TAMPA — Coming off Tommy John surgery, Yankees center fielder Aaron Hicks wasn't entirely himself last season. There were times where his arm couldn't make certain throws from the outfield and he was often worried about what would happen to his elbow if he swung and missed on a hearty cut.
Now, entering Hicks' sixth season in pinstripes, the outfielder feels 100 percent healthy and has already set some lofty goals for himself this year.
"I definitely see myself hitting 30-plus [home runs]," Hicks said in a Zoom call on Thursday. "That's what I want to do and that's what I believe that I can do. If I get 500 plate appearances, I'm definitely going to hit my mark with those numbers."
Over the first eight years of Hicks' big-league career, the switch-hitting outfielder has only hit more than 15 homers in a single season one time. That was in 2018, a breakout campaign with the Yankees, when he mashed 27 big flies over 137 games.
Not coincidentally, that was also the season in which Hicks set a career-high in games played. In the two seasons following his solid performance in 2018, Hicks has played in 59 and 54 games respectively.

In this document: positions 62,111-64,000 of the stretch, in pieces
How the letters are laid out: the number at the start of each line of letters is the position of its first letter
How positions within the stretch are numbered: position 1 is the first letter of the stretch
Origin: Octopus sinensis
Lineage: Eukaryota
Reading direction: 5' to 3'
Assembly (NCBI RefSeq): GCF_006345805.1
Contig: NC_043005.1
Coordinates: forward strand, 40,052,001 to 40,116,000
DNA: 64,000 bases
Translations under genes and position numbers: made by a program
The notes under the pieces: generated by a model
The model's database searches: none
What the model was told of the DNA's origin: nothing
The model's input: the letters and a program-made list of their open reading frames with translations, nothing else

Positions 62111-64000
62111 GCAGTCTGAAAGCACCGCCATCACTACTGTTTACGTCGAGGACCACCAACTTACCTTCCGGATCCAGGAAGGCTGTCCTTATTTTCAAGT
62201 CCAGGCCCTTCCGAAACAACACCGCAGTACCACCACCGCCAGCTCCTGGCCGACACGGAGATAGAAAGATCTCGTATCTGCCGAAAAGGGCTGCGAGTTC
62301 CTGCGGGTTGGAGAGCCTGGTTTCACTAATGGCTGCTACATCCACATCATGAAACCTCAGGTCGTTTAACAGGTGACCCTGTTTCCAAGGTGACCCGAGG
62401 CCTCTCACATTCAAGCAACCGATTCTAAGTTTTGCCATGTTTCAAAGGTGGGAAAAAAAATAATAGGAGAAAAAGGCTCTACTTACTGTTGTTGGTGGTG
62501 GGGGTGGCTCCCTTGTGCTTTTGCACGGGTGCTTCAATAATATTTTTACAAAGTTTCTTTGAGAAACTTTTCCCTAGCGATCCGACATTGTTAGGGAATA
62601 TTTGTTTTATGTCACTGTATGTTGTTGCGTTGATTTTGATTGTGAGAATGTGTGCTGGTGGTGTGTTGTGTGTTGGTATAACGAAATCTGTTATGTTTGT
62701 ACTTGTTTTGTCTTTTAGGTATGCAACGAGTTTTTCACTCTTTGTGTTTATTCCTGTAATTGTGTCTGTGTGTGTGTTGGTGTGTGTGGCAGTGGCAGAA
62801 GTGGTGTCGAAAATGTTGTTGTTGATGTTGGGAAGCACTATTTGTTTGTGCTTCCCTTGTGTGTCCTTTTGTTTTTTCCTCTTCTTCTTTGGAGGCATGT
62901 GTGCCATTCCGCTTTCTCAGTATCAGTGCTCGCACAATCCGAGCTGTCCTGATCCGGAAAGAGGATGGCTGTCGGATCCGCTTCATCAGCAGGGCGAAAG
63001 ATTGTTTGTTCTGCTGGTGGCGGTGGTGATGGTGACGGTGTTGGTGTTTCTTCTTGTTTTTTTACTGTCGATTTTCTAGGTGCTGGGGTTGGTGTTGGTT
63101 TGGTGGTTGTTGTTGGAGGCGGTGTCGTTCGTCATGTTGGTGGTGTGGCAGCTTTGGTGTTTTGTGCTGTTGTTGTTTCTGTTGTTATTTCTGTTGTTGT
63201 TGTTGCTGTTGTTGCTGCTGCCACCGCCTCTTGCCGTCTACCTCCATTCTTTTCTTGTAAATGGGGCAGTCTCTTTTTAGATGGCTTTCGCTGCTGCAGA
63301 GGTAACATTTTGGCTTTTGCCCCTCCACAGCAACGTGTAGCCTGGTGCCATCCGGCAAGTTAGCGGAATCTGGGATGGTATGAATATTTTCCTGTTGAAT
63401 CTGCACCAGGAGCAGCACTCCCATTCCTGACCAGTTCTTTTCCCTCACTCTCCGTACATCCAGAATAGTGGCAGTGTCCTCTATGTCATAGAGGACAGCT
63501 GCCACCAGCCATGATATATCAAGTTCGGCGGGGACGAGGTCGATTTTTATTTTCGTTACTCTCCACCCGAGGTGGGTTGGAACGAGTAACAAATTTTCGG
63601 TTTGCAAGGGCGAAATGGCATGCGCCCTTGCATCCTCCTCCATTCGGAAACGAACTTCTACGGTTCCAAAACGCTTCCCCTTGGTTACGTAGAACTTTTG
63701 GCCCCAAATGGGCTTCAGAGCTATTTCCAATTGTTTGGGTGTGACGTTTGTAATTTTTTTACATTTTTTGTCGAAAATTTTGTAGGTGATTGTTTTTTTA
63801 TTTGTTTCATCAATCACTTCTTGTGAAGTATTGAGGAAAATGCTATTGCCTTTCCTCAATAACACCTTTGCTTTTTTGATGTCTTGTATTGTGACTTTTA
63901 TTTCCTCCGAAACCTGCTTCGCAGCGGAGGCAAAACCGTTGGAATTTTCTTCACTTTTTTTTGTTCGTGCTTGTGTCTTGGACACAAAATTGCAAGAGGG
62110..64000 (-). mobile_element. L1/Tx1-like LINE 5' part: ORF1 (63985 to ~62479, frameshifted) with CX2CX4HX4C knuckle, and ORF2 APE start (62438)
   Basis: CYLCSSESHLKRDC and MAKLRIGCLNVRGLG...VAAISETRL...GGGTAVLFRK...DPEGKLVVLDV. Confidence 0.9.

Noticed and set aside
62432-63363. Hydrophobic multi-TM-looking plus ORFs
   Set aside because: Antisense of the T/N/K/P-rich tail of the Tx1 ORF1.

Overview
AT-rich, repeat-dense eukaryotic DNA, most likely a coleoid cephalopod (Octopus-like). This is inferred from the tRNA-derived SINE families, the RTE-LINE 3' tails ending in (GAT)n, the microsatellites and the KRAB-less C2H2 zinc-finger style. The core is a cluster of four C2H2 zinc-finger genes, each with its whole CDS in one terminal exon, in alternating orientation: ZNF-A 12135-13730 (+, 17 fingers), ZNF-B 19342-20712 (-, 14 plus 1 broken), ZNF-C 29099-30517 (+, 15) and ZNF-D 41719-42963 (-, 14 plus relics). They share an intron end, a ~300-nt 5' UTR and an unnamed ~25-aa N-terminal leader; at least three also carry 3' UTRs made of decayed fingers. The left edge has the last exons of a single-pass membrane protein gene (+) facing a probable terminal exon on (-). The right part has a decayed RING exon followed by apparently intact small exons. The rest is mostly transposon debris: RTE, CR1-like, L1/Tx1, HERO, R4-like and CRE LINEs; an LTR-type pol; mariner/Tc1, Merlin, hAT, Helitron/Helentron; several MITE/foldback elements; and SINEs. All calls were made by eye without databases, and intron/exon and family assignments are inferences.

As he mentioned, the key would be getting to 500 plate appearances, saying that's always a goal he has in mind entering a new season. A year ago, in New York's shortened campaign, Hicks ended up with only 211 across 54 games (with a mere six home runs).
"I was happy with postseason. I feel like throughout the regular season, I had a lot of opportunities to do better and I wasn't able to do that," Hicks said, evaluating his performance in 2020. "But I feel great now. So I'm pretty much just focused on this year and doing the best I can to have a great season."
Another reason Hicks' goal doesn't seem too far-fetched is his place in the Yankees' loaded lineup. Yankees manager Aaron Boone penciled Hicks in the third spot in 32 games a season ago. The 31-year-old didn't hit in another spot in the order more than eight times all season long.
With the cushion of a slugger like Luke Voit or Giancarlo Stanton looming on deck behind him, Hicks should theoretically get more pitches to hit. Granted, he also set a new career-high in walk rate (19.4 percent) last season, drawing ball four 41 times.
"I'm trying to go up there and hit," Hicks explained. "But it just seemed like last year was a lot more off-speed based. I just saw a lot more off-speed and it was kind of chase pitches, not so much pitches in the strike zone for me to kind of attack."
If Hicks can stay healthy all season long—while continuing to take advantage of the pitches to hit and laying off those out of the zone—he's got the potential to be a dangerous asset in a lineup full of stars. Only time will tell if he can eclipse his coveted 30-homer mark, though.
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